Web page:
JAMES GALANOS: AMERICAN LUXURY
Stager Gallery | Jean L. Druesedow, Director
James Galanos always made ready-to-wear, but he made it to the standard of the haute couture, the highest quality of dressmaking. In the history of the American fashion industry, no one has matched the accomplishments of his 46 year career.
From childhood Galanos knew that he wanted to be a fashion designer, but it was not an easy task to establish his own business, one that would allow him total control and thus insure that each garment would meet with his approval. His route to success took ten years and wound briefly through Traphagen School of Fashion and Hattie Carnegie in New York City; the movie industry at Columbia Pictures working under Jean Louis; a time in Paris at Robert Piguet; back to New York to work at Davidow, and finally, a return to Los Angeles. None of these positions satisfied him and none allowed him the creativity he sought. At last, in 1951, he found a sympathetic buyer at Saks Fifth Avenue in Beverly Hills who gave him his first order. In 1952 he was able to incorporate his business, Galanos Originals, and over the course of his career he never ceased his vigilant pursuit of quality. Many of his clients noted that the inside of his garments were as finished and beautiful as the outside. James Galanos retired in 1998, and has now turned his creative energy to photography.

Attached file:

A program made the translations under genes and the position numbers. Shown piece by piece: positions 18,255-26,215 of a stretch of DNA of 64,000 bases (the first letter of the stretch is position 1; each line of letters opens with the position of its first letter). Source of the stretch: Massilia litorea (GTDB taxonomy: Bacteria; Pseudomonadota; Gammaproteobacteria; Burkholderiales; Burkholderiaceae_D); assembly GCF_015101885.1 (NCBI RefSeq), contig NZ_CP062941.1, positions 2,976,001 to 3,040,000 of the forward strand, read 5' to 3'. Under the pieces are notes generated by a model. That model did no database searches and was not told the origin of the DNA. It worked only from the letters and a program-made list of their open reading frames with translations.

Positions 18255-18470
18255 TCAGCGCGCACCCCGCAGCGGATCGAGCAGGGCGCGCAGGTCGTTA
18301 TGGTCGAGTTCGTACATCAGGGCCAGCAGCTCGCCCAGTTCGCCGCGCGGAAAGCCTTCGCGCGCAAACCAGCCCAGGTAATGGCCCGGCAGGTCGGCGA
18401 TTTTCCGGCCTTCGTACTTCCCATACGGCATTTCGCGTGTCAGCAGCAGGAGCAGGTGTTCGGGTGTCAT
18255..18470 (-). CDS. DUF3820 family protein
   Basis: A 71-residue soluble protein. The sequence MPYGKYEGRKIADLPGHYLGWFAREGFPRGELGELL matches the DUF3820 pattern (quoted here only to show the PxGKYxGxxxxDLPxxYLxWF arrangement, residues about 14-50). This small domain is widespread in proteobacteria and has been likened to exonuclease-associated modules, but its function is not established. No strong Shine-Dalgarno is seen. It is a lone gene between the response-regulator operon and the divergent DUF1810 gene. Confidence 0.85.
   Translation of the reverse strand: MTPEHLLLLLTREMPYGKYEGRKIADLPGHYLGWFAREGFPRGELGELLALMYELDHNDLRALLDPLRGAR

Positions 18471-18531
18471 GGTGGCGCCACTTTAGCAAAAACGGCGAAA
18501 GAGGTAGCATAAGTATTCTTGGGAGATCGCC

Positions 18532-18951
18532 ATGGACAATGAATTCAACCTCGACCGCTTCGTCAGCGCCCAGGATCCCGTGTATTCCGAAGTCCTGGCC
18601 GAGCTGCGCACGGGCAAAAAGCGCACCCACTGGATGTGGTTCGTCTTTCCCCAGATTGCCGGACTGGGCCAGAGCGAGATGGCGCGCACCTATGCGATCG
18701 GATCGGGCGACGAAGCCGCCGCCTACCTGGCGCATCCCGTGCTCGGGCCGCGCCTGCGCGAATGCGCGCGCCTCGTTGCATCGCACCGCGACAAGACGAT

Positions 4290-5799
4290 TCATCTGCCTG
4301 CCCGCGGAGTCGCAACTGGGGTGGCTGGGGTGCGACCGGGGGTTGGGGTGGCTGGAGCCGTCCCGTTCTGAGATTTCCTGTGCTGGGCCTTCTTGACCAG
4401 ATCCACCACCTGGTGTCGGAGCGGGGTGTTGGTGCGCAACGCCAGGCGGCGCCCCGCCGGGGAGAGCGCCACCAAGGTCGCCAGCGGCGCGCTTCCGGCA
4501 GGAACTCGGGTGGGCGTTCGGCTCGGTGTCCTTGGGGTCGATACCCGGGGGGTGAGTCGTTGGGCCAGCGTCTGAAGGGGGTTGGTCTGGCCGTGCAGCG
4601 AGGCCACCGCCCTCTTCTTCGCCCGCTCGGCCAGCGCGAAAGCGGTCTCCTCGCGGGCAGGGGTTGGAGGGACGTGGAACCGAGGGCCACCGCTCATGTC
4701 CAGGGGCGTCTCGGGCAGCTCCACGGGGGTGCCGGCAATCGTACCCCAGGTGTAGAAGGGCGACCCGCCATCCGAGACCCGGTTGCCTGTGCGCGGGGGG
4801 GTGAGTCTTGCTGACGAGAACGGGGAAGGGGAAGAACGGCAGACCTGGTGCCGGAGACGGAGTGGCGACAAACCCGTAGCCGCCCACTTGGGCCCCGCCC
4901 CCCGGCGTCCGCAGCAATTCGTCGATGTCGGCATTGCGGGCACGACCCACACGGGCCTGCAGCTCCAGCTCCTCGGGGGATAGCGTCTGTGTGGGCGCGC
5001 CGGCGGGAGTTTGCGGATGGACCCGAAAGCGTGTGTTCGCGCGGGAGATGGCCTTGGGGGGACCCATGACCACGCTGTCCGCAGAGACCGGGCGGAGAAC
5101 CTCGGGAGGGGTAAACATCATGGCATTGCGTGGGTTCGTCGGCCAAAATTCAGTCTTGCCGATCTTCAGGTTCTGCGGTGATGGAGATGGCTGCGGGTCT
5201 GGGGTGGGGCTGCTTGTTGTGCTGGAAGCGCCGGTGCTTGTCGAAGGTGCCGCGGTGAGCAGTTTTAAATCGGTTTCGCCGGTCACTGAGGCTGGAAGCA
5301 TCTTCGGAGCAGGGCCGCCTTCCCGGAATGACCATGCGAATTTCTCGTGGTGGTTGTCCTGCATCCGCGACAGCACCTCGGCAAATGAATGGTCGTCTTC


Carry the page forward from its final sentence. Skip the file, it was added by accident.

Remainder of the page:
As a designer, he began with the fabric, shopping mostly in Europe. Throughout his career he worked closely with a head tailor and a head dressmaker, giving them a sketch or concept with which to start the design process, but ultimately he draped the fabric on a house model to finalize the design. The extraordinary beading and embroidery found on Galanos designs was, for the most part, done by D. Getson Eastern Embroidery in Los Angeles with whom Galanos worked as closely as with his own staff. In the introductory essay in Galanos, the catalogue from the exhibition at the Western Reserve Historical Society and the Los Angeles County Museum of Art, Barry Bradley writes that Galanos, when persuaded to speak about his creative work, ". . . becomes almost lyrical. He speaks of the satisfaction of working with the fabric, of having something take shape under his hands, to the excitement that occurs when something happens in the draping. . . ." In the same publication, Bernadine Morris, the former fashion editor of the New York Times, writes that Galanos "brought brilliance and quality to styles meant to be bought off the rack." She credits this as his major contribution to the American fashion industry.
The Kent State University Museum is fortunate to have more than 120 different garments by James Galanos in its collection. This exhibition is only a glimpse of the remarkable talent of this creative American. Alicia Vangilder, a senior Fashion Design major, developed the exhibition as an Honors Independent Study. Alicia selected the garments, drafted the labels, drew the flats and assisted with the installation. I am most grateful to her for her excellent work.